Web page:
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Congresswoman Maxine Waters (D-Calif.) issued the following statement today after Rev. Terry Jones' burning of the Quran sparked protests in Afghanistan over the weekend, killing civilians and United Nations personnel:
Members of the South Bay's large Japanese community frantically tried to contact friends and relatives as news of the devastation from Friday's 8.9 earthquake unfolded.
Officials from Torrance and Gardena sent messages and called community members in their respective sister cities, Kashiwa and Ichikawa, trying to make sure they survived Japan's massive temblor and ensuing tsunami.
Congresswoman Maxine Waters (D-Calif.), who represents a district with a strong Japanese-American community, issued the following statement today after an 8.9 magnitude earthquake and subsequent tsunami devastated northern Japan, leaving hundreds dead, thousands missing, and infrastructure decimated:
Congresswoman Maxine Waters (D-Calif.) issued the following statement today, commemorating the 21st anniversary of Nelson Mandela's release from Victor Verster Prison in South Africa:
"I'll never forget February 11, 1990, the day that Nelson Mandela walked out of the darkness of an unjust 27 year prison sentence, and into the light of a life with much more to accomplish for a nation on the verge of historic change.
The House Financial Services Committee adopted an amendment by Congresswoman Maxine Waters (D-CA) to conduct oversight over the situation in Haiti one year after a devastating earthquake and relief and reconstruction efforts in the country. She offered the amendment jointly with Congresswoman Carolyn McCarthy (D-NY) during a markup of the Committee's oversight plan for the 112th Congress. The amendment was adopted by the Committee without opposition by a voice vote.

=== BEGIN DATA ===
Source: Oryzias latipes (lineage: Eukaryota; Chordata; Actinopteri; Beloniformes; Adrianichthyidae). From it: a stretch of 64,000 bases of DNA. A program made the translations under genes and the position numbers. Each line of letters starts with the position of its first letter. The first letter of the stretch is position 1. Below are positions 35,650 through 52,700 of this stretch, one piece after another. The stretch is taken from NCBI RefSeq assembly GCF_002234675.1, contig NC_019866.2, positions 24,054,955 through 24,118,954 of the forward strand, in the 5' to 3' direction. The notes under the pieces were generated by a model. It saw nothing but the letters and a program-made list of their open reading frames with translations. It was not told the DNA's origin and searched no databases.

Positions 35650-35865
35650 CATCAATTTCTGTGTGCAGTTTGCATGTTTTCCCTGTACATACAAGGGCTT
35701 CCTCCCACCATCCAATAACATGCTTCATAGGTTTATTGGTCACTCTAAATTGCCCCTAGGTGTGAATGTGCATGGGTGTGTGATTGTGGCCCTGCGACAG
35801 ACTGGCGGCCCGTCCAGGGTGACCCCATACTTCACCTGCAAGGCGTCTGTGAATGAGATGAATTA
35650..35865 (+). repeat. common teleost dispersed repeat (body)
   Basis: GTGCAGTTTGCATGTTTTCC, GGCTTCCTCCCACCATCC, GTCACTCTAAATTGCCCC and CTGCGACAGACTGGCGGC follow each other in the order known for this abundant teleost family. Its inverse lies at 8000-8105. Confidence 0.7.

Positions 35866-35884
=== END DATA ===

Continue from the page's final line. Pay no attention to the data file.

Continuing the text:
by Clarens Renois
Haiti's fraud-tainted ruling party candidate was pulled from the presidential race on Thursday in a move widely welcomed as good for stability after months of deep political uncertainty.
The decision to reverse the results of disputed first round polls in November was met with calm on the streets of the quake-hit Caribbean nation, which has endured decades of political upheaval, dictatorship and bloodshed.
Haiti's decision to eliminate the government-backed candidate from a presidential runoff won praise from foreign powers Thursday, and the U.S. and others signaled they would agree with President Rene Preval staying in office for a few months past the end of his term.
Congresswoman Maxine Waters (D-Calif.) issued the following statement today after Haiti's Provisional Electoral Council (CEP) announced that Michel ‘Sweet Micky' Martelly and Mirlande Manigat will advance to a second round runoff next month in that nation's presidential election, which is consistent with the recommendations included in a report from the Organization of American States (OAS):
A U.S. congresswoman with long-standing interest in Haiti says she is worried that wealthy Haitians may have promoted the return of former dictator Jean-Claude Duvalier, hoping to benefit if he returns to power.
Rep. Maxine Waters said late Tuesday she was concerned that Duvalier's wealthy supporters may have tried to take advantage of an electoral dispute that has forced delays in a presidential runoff vote. She says a power vacuum is possible when President Rene Preval leaves office on Feb. 7.